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Arctic P402 Headphones Review

A simple metal bracket allows each ear cup's position to be adjusted by around 20mm to suit the user's individual comfort preferences.

A pair of cylindrical, plastic tubes spans from one side of the Arctic P402 Headphones to the other in a semi-circular shape. The material's flexible nature allows for a wide degree of adjustment, hence providing comfort for most head shapes and sizes.

Due to the headband material's elastic nature, once the force holding the ear cups apart is removed, a very tight fit is provided as the sides of the P402 set of headphones move towards one another. This is a good way of achieving a very secure fit. Arctic has done well to ensure that only an appropriate amount of force is exhibited.

With an ability to tilt by almost 180 degrees, the Arctic P402's ear cups can be altered to suit an individual's particular wearing style. The comfortable, impact-absorbing ear pads ensure that users' ears are less susceptible to irritation and sweating via the leather material's reduced friction.

The Arctic P402 Headphones offer music playback of acceptable quality with a variety of output effects. Bass levels aren't as spectacular as Arctic's advertising makes them seem, but they are still good enough to enjoy a modern hip-hop or R&B song.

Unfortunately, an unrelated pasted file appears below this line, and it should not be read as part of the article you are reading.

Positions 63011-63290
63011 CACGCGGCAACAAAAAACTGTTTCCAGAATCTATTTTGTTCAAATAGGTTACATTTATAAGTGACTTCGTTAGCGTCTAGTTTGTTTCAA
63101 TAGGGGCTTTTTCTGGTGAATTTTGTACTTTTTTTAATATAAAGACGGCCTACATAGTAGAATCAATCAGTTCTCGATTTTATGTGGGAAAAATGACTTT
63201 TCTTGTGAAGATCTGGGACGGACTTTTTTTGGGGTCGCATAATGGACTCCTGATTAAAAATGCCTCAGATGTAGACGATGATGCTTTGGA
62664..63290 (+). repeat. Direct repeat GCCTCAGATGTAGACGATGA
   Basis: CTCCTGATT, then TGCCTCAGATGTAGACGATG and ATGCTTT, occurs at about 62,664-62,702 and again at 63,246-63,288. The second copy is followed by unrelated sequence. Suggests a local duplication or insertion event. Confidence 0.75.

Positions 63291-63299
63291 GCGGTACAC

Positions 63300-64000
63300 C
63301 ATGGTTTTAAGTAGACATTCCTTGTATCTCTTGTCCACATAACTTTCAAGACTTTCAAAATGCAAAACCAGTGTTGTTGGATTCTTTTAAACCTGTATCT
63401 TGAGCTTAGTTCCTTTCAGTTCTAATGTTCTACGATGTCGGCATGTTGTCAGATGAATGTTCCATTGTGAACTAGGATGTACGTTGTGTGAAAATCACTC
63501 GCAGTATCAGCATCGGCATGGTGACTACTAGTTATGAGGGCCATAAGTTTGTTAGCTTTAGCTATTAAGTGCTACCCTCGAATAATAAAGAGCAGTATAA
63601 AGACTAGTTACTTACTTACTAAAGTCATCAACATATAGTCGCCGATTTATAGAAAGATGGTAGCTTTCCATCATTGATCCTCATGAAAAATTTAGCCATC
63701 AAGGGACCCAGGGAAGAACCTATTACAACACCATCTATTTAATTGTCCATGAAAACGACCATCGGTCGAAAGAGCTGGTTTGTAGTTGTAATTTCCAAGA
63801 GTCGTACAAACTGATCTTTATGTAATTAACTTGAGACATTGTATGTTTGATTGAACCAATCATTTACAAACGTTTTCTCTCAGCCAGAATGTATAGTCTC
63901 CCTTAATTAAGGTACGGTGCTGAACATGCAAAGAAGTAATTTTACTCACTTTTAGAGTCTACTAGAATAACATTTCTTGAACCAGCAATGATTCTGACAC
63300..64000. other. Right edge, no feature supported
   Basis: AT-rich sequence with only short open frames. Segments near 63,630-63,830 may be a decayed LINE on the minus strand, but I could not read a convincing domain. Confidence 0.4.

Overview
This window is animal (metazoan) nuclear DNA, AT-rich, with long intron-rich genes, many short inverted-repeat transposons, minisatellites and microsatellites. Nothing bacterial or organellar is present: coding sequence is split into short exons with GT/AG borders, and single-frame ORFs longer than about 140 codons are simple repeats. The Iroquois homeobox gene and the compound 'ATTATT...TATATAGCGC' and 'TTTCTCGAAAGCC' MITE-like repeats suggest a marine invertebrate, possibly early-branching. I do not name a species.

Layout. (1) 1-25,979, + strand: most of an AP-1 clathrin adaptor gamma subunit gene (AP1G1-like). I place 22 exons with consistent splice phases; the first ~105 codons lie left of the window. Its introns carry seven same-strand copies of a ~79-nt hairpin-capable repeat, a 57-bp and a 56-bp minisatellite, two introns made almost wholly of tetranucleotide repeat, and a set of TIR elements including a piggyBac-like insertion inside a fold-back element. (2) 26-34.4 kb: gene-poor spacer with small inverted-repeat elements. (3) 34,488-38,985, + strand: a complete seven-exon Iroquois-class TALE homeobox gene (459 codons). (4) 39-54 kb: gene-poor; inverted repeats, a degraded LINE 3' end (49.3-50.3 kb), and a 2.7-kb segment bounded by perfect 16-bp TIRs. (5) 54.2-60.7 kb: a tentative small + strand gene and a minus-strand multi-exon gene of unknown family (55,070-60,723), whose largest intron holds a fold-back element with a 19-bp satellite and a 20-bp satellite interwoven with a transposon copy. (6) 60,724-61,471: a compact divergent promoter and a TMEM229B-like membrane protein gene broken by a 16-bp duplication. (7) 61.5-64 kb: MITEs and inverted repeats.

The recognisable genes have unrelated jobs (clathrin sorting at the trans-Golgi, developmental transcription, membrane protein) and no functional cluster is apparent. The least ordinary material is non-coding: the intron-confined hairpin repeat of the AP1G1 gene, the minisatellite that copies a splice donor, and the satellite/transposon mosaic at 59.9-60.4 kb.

Low-pitched sounds were handled well by the P402 headphones, but that success wasn't carried over into the higher-pitch performance. High-pitch tones can cause the output to sound ‘tinny' – a term generally associated with cheaper headphones that over-compensate on dynamic sound adjustments in an attempt to improve audio quality.

The Arctic P402 Headphones' in-line microphone offered impressive voice-recognition and audio quality when used with our HTC Legend mobile phone. Our call recipients were able to understand every word with excellent clarity. The same impressive performance was touted when making calls over Skype.

Thanks to Arctic's 2-in-1 3.5mm input, both the audio output via the headphones and input via the microphone can be used at the same time, when using a device that supports the simultaneous connection. This will please those wanting to use their music playback headphones as a phone call device.

The biggest issue with the single connector design is its inability to operate as a dual-function input with even modern motherboards' on-board audio devices, such as the Realtek ALC892 CODEC used with an Asus P8Z77-V board. Arctic suggests using its A751 adapter to split the single, dual-purpose connector into separate audio output and microphone input 3.5mm jacks.

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